That’s kind of how the white-colored drivers came about. An employee who didn’t even work in product development suggested it, and initially, King and others in product development “pooh-poohed” the idea. But after a little research and a few designs, they decided to move forward with it.
“In a traditional organization, that kind of decision would have never taken place, because the organization would have kept it in check and done something more conservative, more incremental,” King said.
King recognized it was a risky move, but said the greater risk “is really being comfortable with your success. I think humility and … trying to find what’s next and trying to change the rules of the game is the lens that we look at the world through.”
New York City real estate entrepreneur Barbara Corcoran, who’s also a judge on the ABC reality show “Shark Tank,” shared a similar message about risk taking. She emphasized the importance of “expanding before you’re ready” and recognizing when you’re on to something so hot that everybody wants it.
Her life wasn’t always about multimillion-dollar listings and celebrity status. Corcoran grew up in a family of 10 children living on the ground floor of a three-family home across the Hudson River in Edgewater, N.J.
“My mother ran the household like a boot camp. She was a wonderful motivator who believed in bringing out the best in each of her children and only focused on the positive. I really started my business education watching how my mother ran her house,” Corcoran told attendees.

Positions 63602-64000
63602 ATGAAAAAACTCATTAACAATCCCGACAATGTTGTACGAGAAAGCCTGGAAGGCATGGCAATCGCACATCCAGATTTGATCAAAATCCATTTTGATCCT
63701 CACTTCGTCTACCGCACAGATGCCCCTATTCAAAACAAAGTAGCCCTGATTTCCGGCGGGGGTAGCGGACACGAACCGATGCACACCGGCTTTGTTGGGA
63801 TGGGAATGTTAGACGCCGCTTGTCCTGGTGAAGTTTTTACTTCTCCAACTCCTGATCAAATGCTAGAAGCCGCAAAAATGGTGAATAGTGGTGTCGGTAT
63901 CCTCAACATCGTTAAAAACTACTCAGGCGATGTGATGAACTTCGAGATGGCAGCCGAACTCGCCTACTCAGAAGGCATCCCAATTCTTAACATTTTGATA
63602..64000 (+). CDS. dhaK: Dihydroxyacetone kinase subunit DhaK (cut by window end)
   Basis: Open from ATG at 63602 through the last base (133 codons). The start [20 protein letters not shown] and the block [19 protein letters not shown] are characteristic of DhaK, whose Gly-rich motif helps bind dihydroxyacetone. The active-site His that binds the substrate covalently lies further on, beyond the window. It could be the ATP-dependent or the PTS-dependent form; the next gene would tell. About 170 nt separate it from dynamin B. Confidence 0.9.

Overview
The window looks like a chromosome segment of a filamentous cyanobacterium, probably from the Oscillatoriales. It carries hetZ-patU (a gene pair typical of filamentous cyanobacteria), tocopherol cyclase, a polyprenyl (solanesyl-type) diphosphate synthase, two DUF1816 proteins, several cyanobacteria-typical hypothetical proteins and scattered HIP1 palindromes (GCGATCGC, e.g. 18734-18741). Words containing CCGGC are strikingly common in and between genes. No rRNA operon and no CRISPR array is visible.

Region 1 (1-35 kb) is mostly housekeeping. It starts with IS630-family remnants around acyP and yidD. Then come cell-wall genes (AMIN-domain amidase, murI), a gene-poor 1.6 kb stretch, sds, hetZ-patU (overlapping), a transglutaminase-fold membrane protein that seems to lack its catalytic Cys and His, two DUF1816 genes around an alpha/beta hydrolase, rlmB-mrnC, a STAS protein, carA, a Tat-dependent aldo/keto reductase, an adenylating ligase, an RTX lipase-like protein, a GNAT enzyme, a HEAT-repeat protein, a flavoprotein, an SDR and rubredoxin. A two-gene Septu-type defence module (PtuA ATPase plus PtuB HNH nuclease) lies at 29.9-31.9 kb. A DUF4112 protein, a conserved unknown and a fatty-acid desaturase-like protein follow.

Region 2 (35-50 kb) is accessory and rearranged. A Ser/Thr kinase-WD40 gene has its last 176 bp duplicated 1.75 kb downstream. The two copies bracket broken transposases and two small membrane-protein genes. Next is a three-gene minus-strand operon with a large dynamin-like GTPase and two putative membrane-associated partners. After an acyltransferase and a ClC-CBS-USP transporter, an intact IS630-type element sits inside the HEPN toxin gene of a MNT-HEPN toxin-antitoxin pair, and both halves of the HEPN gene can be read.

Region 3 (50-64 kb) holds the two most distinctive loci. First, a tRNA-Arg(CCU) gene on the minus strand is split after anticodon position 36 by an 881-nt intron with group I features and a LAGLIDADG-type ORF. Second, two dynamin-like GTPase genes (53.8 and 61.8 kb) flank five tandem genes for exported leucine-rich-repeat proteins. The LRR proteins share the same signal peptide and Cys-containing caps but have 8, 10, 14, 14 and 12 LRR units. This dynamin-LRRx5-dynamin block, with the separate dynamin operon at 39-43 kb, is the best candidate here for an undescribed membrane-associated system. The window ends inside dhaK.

Corcoran, who had 20 jobs by the time she was 23 years old, then moved to Manhattan to start a real estate business with her boyfriend. He later left her for her secretary, but Corcoran wasted no time packing her toothbrush and moving out. She went on to run The Corcoran Group, which she sold for $66 million in 2001.
Corcoran learned several lessons along the way:
before you’re ready. It’s a motto Corcoran practiced every year while building her business. If she needed another 40 desks because she had 40 new salespeople, she rented an office with 80 desks, and the work followed. “It made no sense, but it’s just like closet space. It’s the only way you can be little and get ahead.”
Everybody wants what everybody wants and nobody wants what nobody wants. During the 1980s real estate recession, a large insurance company asked Corcoran to look at 88 apartments with an eye toward selling them. No one was buying and prices were down 40 percent. Many were nearly complete structural renovations. Corcoran was about to go out of business but hatched an idea to create buzz.
Regardless of condition, she priced all the apartments on average, so all studios were one price, all one-bedrooms were one price, and so on. Word spread quickly: get there early, and you might get one of “the good ones.” The day they went on sale, more than 200 people were snaked around the corner of the property. In just over an hour, all were sold.
“Why would the last guy [in line] dare take the ugly apartment on the ground floor with no kitchen?” Corcoran asked. “Because he saw 100 people behind him who wanted it” and couldn’t have it, she said.
Pamela Babcock is a freelance writer based in the New York City area.
SHRM Online Business Leadership page
Leadership Lessons from Robert Gates and Jack Welch, Business Leadership Discipline, October 2012